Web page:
[In vivo imaging of corneal innervation in the human using confocal microscopy]

Ophthalmologe. 1997 Feb;94(2):141-6. doi: 10.1007/s003470050095.
[Article in German]


To date, descriptions of the structure of corneal innervation have only been possible on the basis of histological techniques. Confocal microscopy represents a new method for the structural examination of the cornea in vivo. Through our examinations we first defined the control group and then proceeded to record the reinnervation of donor tissue after perforating keratoplasty. We used the confocal slit-scanning video-microscope Microphthal to examine 40 corneas from 20 normal volunteers, 15 donor corneas and 5 eyes after enucleation for ocular tumors. These results were compared to our findings from postoperative checks on 14 patients after perforating keratoplasty (from 1 month to 2 years). With this system we were able to see nerves in the middle and in the superficial stroma. The course of these nerves can be followed, as well as their branching in the subepithelial plexus. Nerve fibers from superficial stromal nerves penetrate Bowman's membrane and create the basal epithelial plexus in the region of the basal epithelium. Seven months after perforating keratoplasty the first stromal nerves could be seen in the central corneal area. The first central reinnervation in the region of Bowman's membrane as well as in the basal epithelium was not detected until 15 months after operation. With confocal microscopy we have the potential to study the morphology of corneal innervation in vivo and in fresh donor tissue. For the first time it is possible to perform non-invasive morphological studies of reinnervation of the human cornea after surgical treatment.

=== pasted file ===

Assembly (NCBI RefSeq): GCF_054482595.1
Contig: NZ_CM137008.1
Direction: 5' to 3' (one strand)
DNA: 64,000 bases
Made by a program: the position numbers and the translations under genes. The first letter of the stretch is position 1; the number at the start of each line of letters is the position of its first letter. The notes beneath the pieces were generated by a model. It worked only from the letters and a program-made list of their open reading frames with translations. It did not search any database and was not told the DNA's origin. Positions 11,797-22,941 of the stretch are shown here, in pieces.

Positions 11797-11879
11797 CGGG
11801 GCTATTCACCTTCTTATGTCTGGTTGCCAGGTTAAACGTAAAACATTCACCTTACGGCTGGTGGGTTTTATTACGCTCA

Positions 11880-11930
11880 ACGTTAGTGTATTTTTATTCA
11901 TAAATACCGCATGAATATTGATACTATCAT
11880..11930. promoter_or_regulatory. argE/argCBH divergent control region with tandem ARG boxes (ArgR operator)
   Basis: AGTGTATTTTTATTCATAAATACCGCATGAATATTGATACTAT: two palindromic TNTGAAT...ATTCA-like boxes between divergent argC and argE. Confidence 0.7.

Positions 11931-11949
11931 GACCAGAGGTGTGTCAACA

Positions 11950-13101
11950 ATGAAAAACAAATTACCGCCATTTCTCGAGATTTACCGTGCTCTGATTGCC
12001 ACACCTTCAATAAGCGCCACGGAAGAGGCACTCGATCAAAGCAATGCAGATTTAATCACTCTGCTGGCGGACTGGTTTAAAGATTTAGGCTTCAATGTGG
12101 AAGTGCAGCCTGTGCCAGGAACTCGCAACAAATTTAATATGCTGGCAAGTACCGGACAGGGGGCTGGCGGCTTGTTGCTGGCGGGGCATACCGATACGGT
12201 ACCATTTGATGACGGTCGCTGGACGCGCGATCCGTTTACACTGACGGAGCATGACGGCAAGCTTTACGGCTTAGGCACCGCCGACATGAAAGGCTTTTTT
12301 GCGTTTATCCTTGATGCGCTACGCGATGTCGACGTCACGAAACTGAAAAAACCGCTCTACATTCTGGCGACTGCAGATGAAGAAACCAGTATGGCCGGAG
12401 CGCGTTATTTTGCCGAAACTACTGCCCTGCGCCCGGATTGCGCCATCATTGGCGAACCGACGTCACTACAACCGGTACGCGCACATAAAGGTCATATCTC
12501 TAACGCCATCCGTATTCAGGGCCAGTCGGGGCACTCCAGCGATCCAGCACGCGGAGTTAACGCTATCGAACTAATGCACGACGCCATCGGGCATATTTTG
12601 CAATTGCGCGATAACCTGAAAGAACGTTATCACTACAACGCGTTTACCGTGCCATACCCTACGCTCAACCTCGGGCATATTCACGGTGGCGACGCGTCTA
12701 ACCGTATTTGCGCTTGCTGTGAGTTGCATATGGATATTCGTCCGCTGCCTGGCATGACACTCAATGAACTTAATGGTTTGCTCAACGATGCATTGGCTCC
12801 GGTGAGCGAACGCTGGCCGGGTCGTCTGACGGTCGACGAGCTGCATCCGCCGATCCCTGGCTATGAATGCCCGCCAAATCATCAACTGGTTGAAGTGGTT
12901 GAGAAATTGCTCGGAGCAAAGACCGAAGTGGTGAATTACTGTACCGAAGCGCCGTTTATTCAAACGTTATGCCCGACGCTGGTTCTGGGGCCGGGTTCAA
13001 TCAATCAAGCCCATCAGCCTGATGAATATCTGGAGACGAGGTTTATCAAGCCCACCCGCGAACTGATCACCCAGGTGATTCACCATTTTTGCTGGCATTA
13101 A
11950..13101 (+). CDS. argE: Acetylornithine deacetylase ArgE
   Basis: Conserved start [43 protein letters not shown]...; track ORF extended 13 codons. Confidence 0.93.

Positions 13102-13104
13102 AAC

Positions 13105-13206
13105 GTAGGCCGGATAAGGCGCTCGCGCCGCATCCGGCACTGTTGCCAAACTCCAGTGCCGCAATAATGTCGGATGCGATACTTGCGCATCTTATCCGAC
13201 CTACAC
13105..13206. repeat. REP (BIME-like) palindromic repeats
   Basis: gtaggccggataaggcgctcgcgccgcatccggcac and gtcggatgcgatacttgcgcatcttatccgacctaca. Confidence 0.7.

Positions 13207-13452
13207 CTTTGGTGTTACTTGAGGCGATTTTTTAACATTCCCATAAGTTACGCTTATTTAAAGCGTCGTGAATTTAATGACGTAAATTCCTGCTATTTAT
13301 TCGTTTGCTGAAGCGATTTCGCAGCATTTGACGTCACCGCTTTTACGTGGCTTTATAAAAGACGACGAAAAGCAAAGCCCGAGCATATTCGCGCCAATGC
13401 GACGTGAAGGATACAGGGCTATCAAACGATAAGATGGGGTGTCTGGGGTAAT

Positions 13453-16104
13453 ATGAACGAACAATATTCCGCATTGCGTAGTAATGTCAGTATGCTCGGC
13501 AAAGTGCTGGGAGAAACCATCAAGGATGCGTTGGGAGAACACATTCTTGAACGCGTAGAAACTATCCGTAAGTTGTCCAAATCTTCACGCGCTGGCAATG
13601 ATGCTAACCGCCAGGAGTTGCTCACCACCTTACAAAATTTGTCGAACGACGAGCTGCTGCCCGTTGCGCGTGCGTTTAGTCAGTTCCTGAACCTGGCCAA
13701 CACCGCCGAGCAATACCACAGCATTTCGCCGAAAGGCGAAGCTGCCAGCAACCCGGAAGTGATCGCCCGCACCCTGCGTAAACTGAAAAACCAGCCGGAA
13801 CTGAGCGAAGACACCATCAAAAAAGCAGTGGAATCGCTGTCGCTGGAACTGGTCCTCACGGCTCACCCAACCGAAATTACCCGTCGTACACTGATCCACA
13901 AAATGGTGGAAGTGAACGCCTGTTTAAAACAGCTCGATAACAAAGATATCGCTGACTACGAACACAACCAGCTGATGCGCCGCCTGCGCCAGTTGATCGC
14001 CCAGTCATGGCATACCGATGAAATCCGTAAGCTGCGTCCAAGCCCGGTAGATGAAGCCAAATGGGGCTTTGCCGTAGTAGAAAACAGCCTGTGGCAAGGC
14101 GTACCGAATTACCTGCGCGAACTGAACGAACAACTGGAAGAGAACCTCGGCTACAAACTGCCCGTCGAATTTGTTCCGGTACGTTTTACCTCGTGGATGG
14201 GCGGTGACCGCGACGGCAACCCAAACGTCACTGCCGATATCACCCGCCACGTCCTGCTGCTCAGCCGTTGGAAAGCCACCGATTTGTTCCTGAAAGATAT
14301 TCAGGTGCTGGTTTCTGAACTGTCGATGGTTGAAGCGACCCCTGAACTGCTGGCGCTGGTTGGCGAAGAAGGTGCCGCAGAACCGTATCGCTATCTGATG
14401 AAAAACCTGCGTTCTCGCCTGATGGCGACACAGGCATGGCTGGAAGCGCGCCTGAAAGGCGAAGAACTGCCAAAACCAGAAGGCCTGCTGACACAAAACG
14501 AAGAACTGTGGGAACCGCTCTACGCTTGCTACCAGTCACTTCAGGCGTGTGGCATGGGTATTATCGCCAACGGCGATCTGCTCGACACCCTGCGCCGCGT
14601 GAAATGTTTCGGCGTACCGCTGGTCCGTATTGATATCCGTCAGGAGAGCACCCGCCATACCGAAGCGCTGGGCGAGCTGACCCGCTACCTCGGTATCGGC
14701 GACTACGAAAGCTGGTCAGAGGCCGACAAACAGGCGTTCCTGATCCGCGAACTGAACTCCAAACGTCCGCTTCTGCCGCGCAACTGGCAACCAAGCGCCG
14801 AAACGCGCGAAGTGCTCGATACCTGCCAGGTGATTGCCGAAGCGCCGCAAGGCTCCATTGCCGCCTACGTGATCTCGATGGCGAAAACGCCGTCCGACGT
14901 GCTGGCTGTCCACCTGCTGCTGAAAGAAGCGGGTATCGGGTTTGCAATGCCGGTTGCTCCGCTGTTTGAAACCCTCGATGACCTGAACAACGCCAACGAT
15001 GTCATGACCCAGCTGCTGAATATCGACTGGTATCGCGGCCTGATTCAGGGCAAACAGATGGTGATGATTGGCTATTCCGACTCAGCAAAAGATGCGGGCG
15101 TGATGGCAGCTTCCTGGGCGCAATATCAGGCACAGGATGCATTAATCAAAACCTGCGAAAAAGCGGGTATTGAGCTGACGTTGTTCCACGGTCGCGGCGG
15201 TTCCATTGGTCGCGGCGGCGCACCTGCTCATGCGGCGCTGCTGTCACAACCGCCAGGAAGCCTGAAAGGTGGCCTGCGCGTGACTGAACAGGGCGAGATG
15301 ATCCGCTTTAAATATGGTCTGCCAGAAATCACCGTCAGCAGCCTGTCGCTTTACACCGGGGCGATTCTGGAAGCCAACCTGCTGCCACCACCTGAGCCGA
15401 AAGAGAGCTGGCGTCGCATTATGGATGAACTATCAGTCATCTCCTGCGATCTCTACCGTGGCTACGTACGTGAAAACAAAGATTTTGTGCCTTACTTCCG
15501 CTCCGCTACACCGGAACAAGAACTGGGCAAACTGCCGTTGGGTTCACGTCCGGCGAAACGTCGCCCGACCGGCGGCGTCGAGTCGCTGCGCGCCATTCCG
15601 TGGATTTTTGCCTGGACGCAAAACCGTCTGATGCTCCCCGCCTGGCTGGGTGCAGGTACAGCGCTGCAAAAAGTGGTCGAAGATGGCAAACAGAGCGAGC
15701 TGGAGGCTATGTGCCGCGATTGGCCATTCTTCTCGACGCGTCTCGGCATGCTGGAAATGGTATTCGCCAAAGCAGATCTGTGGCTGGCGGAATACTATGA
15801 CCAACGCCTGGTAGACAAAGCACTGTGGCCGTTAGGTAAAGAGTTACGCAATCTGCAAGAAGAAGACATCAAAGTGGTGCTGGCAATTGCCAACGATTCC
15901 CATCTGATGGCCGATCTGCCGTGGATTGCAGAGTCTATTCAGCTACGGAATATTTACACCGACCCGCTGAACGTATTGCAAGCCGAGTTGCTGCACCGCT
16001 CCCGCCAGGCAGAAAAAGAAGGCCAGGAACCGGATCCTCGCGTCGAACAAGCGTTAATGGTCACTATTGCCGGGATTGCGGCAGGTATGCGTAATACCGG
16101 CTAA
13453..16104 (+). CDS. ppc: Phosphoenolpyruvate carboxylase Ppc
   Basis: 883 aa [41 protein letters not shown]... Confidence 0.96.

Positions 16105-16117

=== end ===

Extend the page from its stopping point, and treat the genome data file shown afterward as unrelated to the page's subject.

Publication types

  • English Abstract

MeSH terms

  • Adolescent
  • Adult
  • Aged
  • Corneal Stroma / innervation*
  • Eye Enucleation
  • Eye Neoplasms / pathology
  • Female
  • Humans
  • Keratoplasty, Penetrating
  • Male
  • Middle Aged
  • Nerve Fibers / ultrastructure*
  • Nerve Regeneration
  • Orbital Neoplasms / pathology